Byren seems to be the most reflective of the three characters. He doubts his own abilities and constantly waffles about how he should treat his best friend Orrade. He found out in the previous book that Orrade is a lover of men and in Rolencia that’s synonymous to a traitor because in the past there was a conspiracy to overthrow the king. The most famous men in the conspiracy were lovers of men, called Servants of Palos, so now it’s “common knowledge” that they are all traitors. (This is, by the way, a classic scapegoat behavior which is, alas, common to humans everywhere.) On the one hand, Byren still cares about Orrade and considers him a loyal friend but on the other hand, he doesn’t want anyone to think that he’s a lover of men.

Fyn is depressed because he feels that he has let down all of his friends when the abbey fell. He froze during the battle and regrets that.

Piro is mostly concerned with staying alive and free.

Both Byren and Fyn have young children to protect. This is quite different from other epic fantasy where the traveling companions tend to be, if not all warriors, at least adults capable of taking care of themselves.

All of the characters end up in quite different places than where they were at the start and I’m curious to find out how the tale ends.

The second book in the Downside Ghosts series.

Chess Putnam continues her career as a Debunker for the Church of Real Truth. She interviews people who claim that a ghost is haunting their home and either banishes the ghost or finds out that the people are lying. She’s also a drug addict which she hides from the Church. She lives in the Downside which is the area where the poor people live.

The story starts with Chess undercover. She’s trying to expose an illegal séance but something goes horribly wrong and she’s poisoned. Luckily, her backup is near and she gets the antidote in time. Then, Terrible shows up with another task for her. Terrible is the enforcer for Chess’ drug dealer, Bump, but Chess and Terrible have become friends and are also attracted to each other. So, Chess really has no choice but to start investigating the murders of Bump’s prostitutes. The other whores are convinced that a ghost is killing them.

Meanwhile, Chess gets a new assignment from the Church: a TV and movie star has reported a haunting in his house. Chess finds out that a gruesome triple murder took place in the house and feels odd things there, too. But something doesn’t feel right.

The plot moves again in a brisk pace and we get to see some new places and people in Triumph City. The upper class, in the form of the TV star Pyle and the people around him, live in an almost different world from the dangerous and seedy Downside. We also see the spirit prison where the Church imprisons the souls of the evildoers. They torture the souls and blast them with heat so it’s a pretty hellish place even though the official line is that hell doesn’t exist.

Chess’ addiction has been dealt with in the previous book but here it’s finally shown in the full awfulness. She’s a broken woman to begin with and here she’s brought to a new level of low. And yet, I can help but to root for her and hope she can somehow change her life and get rid of the drugs, although that doesn’t look likely.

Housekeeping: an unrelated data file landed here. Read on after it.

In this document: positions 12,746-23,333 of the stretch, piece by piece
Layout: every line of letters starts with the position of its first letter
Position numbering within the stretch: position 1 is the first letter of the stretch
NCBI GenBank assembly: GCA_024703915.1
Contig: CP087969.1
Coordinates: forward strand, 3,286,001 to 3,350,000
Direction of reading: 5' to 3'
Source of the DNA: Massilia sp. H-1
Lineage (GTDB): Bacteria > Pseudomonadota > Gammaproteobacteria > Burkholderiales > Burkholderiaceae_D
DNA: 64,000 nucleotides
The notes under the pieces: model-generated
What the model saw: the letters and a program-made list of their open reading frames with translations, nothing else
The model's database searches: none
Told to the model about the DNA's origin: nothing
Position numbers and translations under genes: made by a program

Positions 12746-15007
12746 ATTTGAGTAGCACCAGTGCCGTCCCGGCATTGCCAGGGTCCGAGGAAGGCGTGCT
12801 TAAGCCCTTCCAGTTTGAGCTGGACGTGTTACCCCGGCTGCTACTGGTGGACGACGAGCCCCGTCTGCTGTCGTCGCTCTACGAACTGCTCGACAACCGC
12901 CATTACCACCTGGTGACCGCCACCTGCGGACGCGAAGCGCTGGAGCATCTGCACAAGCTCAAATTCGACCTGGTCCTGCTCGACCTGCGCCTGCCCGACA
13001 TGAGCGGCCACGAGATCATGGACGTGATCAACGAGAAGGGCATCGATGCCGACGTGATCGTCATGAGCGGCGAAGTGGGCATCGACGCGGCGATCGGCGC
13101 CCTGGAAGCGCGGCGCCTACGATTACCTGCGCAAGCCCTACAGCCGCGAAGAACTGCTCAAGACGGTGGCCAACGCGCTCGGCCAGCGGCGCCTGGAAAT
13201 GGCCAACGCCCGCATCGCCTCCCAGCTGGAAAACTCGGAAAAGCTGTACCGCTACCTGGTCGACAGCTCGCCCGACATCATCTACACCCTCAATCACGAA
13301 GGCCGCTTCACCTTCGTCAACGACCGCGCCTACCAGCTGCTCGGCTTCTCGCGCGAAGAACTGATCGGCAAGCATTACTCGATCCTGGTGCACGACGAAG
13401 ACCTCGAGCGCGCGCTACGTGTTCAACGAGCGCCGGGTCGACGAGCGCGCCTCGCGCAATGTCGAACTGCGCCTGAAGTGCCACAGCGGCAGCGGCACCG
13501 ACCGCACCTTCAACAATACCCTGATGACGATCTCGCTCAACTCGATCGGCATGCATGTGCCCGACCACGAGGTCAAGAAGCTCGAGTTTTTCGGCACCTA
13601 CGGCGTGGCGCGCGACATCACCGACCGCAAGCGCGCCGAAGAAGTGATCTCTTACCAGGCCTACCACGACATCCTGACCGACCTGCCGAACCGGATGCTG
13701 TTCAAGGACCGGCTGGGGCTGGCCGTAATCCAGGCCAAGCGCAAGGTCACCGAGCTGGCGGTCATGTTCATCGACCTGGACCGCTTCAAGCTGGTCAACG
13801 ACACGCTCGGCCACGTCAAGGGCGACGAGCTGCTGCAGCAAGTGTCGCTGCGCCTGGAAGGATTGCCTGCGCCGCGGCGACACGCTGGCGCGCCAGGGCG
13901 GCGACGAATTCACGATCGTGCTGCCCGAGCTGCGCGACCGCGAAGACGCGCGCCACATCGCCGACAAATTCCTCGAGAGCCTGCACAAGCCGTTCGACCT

Chess has two men in her life even though she tries to convince herself that she’s better off alone and not trusting anyone. One of them is Terrible, Bump’s enforcer, and the other is Lex, who works for a rival drug dealer and supplier Chess with free drugs. She has sex with Lex because he doesn’t demand anything from her. Still, she has to constantly be on her guard with both of them and lies to both of them. This can’t, of course, end well. This triangle is a bigger part of the story in this second book than in the first one, and it’s also well paced and integrated into the whole story.

We found out some new sides about Terrible which make him more sympathetic character. Chess’ abusive youth is also explored in more depth.

I’m completely addicted to these books and will gladly indulge in the next one.

This is by no means a light read: it’s gruesome and gut wrenching but definitely worth it.

The second book in the Kate Daniels UF series which is set in alternate reality Atlanta.

At the end of the previous book Kate got a new, steady job at the Order of the Merciful Aid. They put security of humanity above the security of any one person.

Kate gets a new assignment from her old contact at the Mercenary Guild which should have been simple if not easy: they were to retrieve an arsonist with a salamander which tosses fireballs. However, a mysterious person kills the arsonist with a crossbow bolt. Then the shooter vanishes.

Then the Shapeshifter Pack contacts her. Someone has stolen their maps. Someone who uses a crossbow and disappears into thin air. The Pack wants Kate to get the maps back. She agrees and starts to investigate at the scene of the robbery. There she finds 13-years-old Julie whose mother is an amateur witch and her whole coven has disappeared. Kate takes in the young girl while she looks for her mother, too.

On top of everything else, the magic and technology flares are coming in alarming frequency. When the magic flare is up, most of technology doesn’t work and vice versa. The frequent shifts are very disturbing and can cause some weird things.

The stakes are really upped this time. I’d be willing to call this book epic urban fantasy.

This time, a lot of things were explained. The magic waves are explained here as humanity’s influence. Before humans were influential, magic reigned. During Bronze Age, technology gained the upper hand. For some reason, magic shifted into power again some thirty years ago.